Bicycles for Village Health Workers in rural Zimbabwe: modest, economical, life saving
By Richard Nyamanhindi
Last week, Mwaita Mandingaisa, aged, 52 was called to visit an elderly woman suffering from acute watery diarrhea. After examining the patient, Mwaita suspected a bacterial infection and administered an antibiotic. Thankfully, the woman responded well to the prescription and is now in good health.
Mandingaisa is one of the many Village Health Workers trained by the Ministry of Health and Child Care with support from UNICEF in Zimbabwe’s Matebeleland North Province who volunteers their time to visit mothers and babies in their communities, spreading messages in disease prevention and checking up on their health and wellbeing.
Village Health Workers such are part of the lifeblood of the health system in Zimbabwe, empowering families to strengthen their own health through preventative measures. They are the umbilical cord between rural communities and local health services.
Since the beginning of 2013, UNICEF has been providing more than 17,000 bicycles to Village Health Workers in Zimbabwe to enable them reach more people in need of their services.
Mwaita is now able to reach patients quickly and either treats their illness or refers them, and arranges transport, to a clinic several kilometres away, or in more severe cases to the hospital in Binga, which takes several hours due to difficult roads.
“With the bicycles that we have received from UNICEF we are now able to cover a lot of ground in a single day,” said Mwaita. “We have a shortage of community Village Health Workers here and so some of us are operating in more than one village. We are now able to travel to all villages in time.”
The bicycles were requested by the Village Health Workers, whose services are in high demand in most rural areas. Mwaita, for example, is a subsistence farmer, whose main job is to provide for her large and growing family of twelve. The bicycle not only allows her to get to sick patients quickly but also to return to her fields and fend for her family.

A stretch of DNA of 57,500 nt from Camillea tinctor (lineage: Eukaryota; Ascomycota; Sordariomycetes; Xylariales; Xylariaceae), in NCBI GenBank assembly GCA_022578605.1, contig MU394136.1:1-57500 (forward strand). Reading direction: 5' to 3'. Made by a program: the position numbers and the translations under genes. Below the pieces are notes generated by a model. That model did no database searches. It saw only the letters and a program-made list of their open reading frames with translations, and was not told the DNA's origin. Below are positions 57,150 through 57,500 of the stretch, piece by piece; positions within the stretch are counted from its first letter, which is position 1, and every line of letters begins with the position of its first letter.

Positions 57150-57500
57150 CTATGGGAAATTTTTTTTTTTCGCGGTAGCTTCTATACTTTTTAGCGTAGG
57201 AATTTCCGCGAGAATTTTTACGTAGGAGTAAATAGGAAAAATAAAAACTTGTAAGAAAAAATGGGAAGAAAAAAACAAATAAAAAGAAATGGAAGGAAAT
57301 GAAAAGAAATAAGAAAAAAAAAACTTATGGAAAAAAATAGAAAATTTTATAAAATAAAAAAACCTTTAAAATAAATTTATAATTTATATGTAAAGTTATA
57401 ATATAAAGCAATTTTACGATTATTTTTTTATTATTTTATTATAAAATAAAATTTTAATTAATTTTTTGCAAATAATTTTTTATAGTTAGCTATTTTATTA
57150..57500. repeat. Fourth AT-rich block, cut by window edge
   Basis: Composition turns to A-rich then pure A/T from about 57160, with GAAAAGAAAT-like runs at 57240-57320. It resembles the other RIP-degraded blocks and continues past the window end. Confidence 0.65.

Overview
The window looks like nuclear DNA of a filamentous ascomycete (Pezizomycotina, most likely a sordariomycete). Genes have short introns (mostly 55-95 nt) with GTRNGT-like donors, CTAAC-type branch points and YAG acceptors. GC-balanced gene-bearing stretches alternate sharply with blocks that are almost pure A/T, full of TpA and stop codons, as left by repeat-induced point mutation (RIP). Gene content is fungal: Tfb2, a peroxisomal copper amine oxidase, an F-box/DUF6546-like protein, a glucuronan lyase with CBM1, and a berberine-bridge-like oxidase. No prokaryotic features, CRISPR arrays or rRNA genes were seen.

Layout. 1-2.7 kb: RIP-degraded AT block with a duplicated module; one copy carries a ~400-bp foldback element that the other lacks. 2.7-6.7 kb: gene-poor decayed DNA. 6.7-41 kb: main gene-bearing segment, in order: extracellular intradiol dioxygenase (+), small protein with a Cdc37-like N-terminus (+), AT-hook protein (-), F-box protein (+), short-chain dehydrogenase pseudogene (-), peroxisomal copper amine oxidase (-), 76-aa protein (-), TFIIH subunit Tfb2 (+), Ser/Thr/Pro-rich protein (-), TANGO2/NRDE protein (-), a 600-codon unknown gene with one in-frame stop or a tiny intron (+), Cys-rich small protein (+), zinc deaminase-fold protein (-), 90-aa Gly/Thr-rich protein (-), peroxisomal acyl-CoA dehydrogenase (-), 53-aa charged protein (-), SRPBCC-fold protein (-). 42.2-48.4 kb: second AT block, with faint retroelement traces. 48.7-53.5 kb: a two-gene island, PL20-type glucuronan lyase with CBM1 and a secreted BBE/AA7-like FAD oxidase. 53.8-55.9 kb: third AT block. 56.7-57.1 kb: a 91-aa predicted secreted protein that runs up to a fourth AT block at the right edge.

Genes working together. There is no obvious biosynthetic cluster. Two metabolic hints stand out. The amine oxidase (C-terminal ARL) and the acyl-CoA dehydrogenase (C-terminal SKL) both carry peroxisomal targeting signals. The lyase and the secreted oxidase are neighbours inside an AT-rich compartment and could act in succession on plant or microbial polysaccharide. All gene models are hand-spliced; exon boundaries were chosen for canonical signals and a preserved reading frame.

Mwaita visits approximately fifty patients per week, many of whom she can treat with the drug supply that the nearby clinic regularly replenishes.
Mwaita’s training also enables her to recognize signs of serious or complicated illnesses, which require sophisticated treatment in clinics or hospitals. Mwaita is instrumental in arranging transportation for patients who need further medical attention.
“I have one message about health for my village. Take care of your body, wash your hands often, keep your clothing clean, be careful when you prepare food, and keep your water supply clean,” said Mwaita.
Mwaita is well known and respected in her village. “The community appreciates it so much and I like doing it because I know I am making a difference,” Mwaita said about her contribution. The geographical isolation of Siabuwa means that community health workers are at times the only available source of medical treatment, particularly during the rainy season when flash floods make roads impassable.
Mwaita is one of many volunteers who are strengthening their communities by serving others. Committed individuals, like Mwaita, at the grassroots level, make the government and UNICEF’s focus on a sustainable approach to development possible.